Transparency and access to information are key tenets of democratic governments. Today, federal agencies accomplish those goals via the cloud. However, before they publish open data in the cloud, IT leaders should contemplate these steps:
- Think about governance: As with any cloud initiative, the State Department puts all data through a stringent review process before publishing. “Without strong governance, you’ll end up not knowing what is out there, the sensitivity of the data and who has access,” says Karen Mummaw, the agency’s deputy CIO.
- Work back from security: When choosing a platform, security must come first, says Brandon Pustejovsky, chief data officer for USAID. Insist on Federal Risk and Authorization Management Program or comparable certification. “If you focus on maximizing your user experience, but then find you can’t meet federal security requirements, then you’re stuck,” he says.
- Engage the user community: Don’t just issue guidance to partners and users on how to share data sets; ask for constructive feedback, says Pustejovsky. Such a request can improve technologies, interfaces and policies moving forward.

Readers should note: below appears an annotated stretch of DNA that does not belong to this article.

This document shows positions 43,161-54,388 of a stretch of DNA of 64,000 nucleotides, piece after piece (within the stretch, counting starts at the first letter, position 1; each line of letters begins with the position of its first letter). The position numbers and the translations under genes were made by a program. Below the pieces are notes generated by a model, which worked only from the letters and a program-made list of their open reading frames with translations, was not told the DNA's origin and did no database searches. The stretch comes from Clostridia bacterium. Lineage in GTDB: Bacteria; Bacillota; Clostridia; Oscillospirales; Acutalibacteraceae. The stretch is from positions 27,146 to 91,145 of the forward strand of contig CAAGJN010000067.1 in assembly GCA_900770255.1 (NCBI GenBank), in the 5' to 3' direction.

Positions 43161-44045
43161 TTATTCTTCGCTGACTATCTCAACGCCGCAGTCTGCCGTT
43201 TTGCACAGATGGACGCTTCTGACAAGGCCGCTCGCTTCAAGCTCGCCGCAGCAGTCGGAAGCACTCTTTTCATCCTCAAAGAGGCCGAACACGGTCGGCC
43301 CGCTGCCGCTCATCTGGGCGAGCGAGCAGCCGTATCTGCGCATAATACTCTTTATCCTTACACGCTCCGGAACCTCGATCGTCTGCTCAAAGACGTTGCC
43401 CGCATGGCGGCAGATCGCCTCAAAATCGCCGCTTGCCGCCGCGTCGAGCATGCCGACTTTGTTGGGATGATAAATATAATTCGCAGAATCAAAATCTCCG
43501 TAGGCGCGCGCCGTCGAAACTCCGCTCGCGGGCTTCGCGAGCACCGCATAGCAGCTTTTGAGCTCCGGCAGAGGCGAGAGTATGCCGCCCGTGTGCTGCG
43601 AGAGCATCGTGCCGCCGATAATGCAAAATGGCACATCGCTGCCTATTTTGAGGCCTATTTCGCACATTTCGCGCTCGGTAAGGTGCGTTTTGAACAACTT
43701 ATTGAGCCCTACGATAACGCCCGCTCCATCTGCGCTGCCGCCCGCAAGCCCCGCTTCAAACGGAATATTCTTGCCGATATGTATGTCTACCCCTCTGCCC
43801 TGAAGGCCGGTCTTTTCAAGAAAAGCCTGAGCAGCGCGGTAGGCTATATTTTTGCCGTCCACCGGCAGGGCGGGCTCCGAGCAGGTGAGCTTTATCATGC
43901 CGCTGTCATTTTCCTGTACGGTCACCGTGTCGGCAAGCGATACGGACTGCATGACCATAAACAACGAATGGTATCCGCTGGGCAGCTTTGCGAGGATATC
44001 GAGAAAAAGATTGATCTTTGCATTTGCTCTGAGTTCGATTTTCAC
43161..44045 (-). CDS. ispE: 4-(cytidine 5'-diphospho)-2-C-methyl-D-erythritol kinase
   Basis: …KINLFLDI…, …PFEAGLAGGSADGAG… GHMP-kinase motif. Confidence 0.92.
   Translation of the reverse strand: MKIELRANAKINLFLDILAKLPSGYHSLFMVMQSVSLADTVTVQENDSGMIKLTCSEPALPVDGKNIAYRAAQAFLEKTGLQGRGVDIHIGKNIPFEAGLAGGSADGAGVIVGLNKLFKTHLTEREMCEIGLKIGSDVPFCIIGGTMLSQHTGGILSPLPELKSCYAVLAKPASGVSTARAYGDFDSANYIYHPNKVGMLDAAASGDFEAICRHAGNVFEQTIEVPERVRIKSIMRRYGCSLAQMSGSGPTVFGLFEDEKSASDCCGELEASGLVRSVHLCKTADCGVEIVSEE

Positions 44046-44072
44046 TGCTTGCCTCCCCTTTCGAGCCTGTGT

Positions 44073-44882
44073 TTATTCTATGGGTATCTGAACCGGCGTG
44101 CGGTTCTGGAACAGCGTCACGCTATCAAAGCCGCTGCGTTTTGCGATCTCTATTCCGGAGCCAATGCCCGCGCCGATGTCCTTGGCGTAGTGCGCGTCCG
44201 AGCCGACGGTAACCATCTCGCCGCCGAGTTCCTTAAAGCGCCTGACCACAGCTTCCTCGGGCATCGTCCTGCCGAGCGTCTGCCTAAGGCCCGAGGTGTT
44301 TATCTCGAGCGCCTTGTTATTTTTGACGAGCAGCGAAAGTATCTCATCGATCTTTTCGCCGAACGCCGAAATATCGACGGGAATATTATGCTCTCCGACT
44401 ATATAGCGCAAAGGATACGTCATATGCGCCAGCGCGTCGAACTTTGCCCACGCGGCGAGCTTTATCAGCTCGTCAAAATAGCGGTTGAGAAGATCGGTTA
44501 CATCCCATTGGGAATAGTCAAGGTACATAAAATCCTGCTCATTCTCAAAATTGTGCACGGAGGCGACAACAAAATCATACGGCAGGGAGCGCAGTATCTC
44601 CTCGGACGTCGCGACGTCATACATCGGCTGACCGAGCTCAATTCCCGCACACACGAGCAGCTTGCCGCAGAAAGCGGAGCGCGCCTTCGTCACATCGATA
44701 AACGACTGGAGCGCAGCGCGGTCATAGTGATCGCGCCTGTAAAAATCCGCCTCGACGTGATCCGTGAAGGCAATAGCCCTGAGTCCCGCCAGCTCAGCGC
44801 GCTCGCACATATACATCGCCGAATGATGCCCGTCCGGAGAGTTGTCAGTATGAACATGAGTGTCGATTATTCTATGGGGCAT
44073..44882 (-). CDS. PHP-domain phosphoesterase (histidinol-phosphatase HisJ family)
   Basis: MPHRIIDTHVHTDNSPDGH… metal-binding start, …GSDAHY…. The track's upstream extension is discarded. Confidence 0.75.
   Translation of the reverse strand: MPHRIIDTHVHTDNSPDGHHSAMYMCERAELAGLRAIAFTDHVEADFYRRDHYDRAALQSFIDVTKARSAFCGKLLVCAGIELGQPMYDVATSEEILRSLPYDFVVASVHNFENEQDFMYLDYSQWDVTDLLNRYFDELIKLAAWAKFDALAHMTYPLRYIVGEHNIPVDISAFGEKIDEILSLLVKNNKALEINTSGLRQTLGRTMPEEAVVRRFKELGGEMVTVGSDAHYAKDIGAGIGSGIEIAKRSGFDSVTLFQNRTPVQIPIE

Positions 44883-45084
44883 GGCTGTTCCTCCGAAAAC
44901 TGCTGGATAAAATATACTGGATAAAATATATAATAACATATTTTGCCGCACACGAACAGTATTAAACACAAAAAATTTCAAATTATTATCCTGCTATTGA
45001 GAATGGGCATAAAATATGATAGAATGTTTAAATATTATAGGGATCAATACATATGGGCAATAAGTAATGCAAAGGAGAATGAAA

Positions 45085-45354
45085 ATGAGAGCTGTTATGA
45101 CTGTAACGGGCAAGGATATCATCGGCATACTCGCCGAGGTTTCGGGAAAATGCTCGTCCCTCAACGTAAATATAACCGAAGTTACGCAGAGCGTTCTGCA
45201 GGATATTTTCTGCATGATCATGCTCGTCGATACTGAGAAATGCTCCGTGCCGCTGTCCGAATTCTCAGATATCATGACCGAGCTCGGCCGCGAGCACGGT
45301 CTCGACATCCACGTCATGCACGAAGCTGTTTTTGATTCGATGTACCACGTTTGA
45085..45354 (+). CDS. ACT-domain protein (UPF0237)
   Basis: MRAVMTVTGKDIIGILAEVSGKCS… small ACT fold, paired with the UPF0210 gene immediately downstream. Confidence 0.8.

- Change your perspective: What’s good for the private sector and the general public is also good for agencies, says Joshua New, policy analyst for the Center for Data Innovation. Publishing data sets in open formats in easy-to-access locations can lead to efficiencies, save money and shrink redundancies, he says.
- Promote your data: No one will understand the value of your data unless you tell them, says Ed Kearns, the National Oceanic and Atmospheric Administration’s chief data officer. Have data experts explain to cloud providers how the data sets should and should not be used. When data sets are easy to understand, the information is used more.
For more on the technology that helps agencies enhance their open data initiatives, check out, “How the Cloud Improves Transparency at the State Department, USAID and NOAA.”